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ext::pgvector

This can be used to store and efficiently retrieve text embeddings, such as those produced by OpenAI.

The Postgres that comes packaged with the EdgeDB 3.0+ server includes pgvector, as does EdgeDB Cloud. It you are using a separate Postgres backend, you will need to arrange for it to be installed.

To activate this new functionality you can use the extension mechanism:

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using extension pgvector;

That will give you access to the ext::pgvector module where you may find the ext::pgvector::vector type as well as the following functions:

  • euclidean_distance(a: vector, b: vector) -> std::float64

  • neg_inner_product(a: vector, b: vector) -> std::float64

  • cosine_distance(a: vector, b: vector) -> std::float64

  • euclidean_norm(a: vector, b: vector) -> std::float64

You also get access to the following three indexes, each corresponding to one of the vector distance functions:

  • index ivfflat_euclidean(named only lists: int64)

  • index ivfflat_ip(named only lists: int64)

  • index ivfflat_cosine(named only lists: int64)

When defining a new type, you can now add vector properties. However, in order to be able to use indexes, the vectors in question need to be of fixed length. This can be achieved by creating a custom scalar extending the vector and specifying the desired length in angle brackets:

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scalar type v3 extending ext::pgvector::vector<3>;

type Item {
    embedding: v3
}

To populate your data, you can cast an array of any of the numeric types into ext::pgvector::vector or simply assign that array directly:

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edgedb> 
insert Item {embedding := <v3>[1.2, 3, 4.5]};
{default::Item {id: f119d64e-0995-11ee-8804-ff8cd739d8b7}}
Copy
edgedb> 
insert Item {embedding := [-0.1, 7, 0]};
{default::Item {id: f410c844-0995-11ee-8804-176f28167dd1}}

You can also cast the vectors into an array<float32>>:

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edgedb> 
select <array<float32>>Item.embedding;
{[1.2, 3, 4.5], [-0.1, 7, 0]}

You can query the nearest neighbour by ordering based on euclidean_distance:

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edgedb> 
....... 
....... 
....... 
....... 
select Item {*}
order by ext::pgvector::euclidean_distance(
  .embedding, <v3>[3, 1, 2])
empty last
limit 1;
{
  default::Item {
    id: f119d64e-0995-11ee-8804-ff8cd739d8b7,
    embedding: [1.2, 3, 4.5],
  },
}

You can also just retrieve all results within a certain distance:

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edgedb>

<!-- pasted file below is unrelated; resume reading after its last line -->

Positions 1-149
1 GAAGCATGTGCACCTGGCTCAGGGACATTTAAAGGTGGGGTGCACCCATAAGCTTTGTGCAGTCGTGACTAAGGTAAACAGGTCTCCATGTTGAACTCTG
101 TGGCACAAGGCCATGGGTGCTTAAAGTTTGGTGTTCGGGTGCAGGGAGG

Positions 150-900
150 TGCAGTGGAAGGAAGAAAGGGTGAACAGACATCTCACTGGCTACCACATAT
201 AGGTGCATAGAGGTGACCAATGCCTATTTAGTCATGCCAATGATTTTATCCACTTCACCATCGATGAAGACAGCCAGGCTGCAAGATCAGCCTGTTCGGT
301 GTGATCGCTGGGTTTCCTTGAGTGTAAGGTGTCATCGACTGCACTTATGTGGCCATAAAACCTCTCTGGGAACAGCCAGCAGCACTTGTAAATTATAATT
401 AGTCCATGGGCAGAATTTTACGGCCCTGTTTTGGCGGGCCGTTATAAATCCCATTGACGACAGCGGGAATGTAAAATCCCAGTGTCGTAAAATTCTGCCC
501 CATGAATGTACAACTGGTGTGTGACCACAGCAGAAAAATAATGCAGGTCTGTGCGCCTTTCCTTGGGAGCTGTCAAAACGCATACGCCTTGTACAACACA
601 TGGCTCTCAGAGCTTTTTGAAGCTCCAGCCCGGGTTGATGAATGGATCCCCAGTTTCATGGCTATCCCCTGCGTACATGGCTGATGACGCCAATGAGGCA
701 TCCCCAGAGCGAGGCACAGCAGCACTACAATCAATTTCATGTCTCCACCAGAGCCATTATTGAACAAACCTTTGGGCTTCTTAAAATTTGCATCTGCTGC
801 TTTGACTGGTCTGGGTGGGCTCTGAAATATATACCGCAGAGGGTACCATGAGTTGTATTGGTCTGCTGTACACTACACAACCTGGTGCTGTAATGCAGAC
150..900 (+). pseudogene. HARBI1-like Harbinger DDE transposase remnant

....... 
....... 
select Item {*}
filter ext::pgvector::euclidean_distance(
  .embedding, <v3>[3, 1, 2]) < 5;
{
  default::Item {
    id: f119d64e-0995-11ee-8804-ff8cd739d8b7,
    embedding: [1.2, 3, 4.5],
  },
}

The functions mentioned earlier can be used to calculate various useful vector distances:

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edgedb> 
....... 
....... 
....... 
....... 
....... 
....... 
....... 
....... 
select Item {
  id,
  distance := ext::pgvector::euclidean_distance(
    .embedding, <v3>[3, 1, 2]),
  inner_product := -ext::pgvector::neg_inner_product(
    .embedding, <v3>[3, 1, 2]),
  cosine_similarity := 1 - ext::pgvector::cosine_distance(
    .embedding, <v3>[3, 1, 2]),
};
{
  default::Item {
    id: f119d64e-0995-11ee-8804-ff8cd739d8b7,
    distance: 3.6728735110725803,
    inner_product: 15.600000143051147,
    cosine_similarity: 0.7525964057358976,
  },
  default::Item {
    id: f410c844-0995-11ee-8804-176f28167dd1,
    distance: 7.043436619202443,
    inner_product: 6.699999988079071,
    cosine_similarity: 0.2557810894509498,
  },
}

To speed up queries three slightly different IVFFlat indexes can be added to the type, each of them optimizing one of the distance calculating functions:

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type Item {
    embedding: v3;

  index ext::pgvector::ivfflat_euclidean(lists := 10) on (.embedding);
  index ext::pgvector::ivfflat_ip(lists := 10) on (.embedding);
  index ext::pgvector::ivfflat_cosine(lists := 10) on (.embedding);
}

In order to take advantage of an index, your query must:

  1. Use order by using the function that corresponds to the index

  2. Specify empty last as part of the order by clause

  3. Provide a limit clause specifying how many results to return

Note that unlike normal indexes, hitting an IVFFlat index changes the query behavior: it does a (hopefully fast) approximate search instead of (usually slow) exact one.

As per the pgvector recommendations, the keys to achieving good recall are:

  1. Create the index after the table has some data

  2. Choose an appropriate number of lists - a good place to start is objects / 1000 for up to 1M objects and sqrt(objects) for over 1M objects

  3. When querying, specify an appropriate number of probes (higher is better for recall, lower is better for speed) - a good place to start is sqrt( lists). The number of probes can be set by ext::pgvector::set_probes() function.

Use our newly introduced analyze feature to debug query performance and make sure that the indexes are being used.

The ext::pgvector::set_probes() function configures the number of probes to use in approximate index searches. It is scoped to the current transaction, so if you call it from within a transaction, it persists until the transaction is finished. The recommended way to use it, however, is to take advantage of the implicit transactions provided by multi-statement queries:

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result = client.query("""
    select set_probes(10);
    select Item { id, name }
    order by ext::pgvector::euclidean_distance(
      .embedding, <v3>$vector)
    empty last
    limit 1;
""", vector=vector)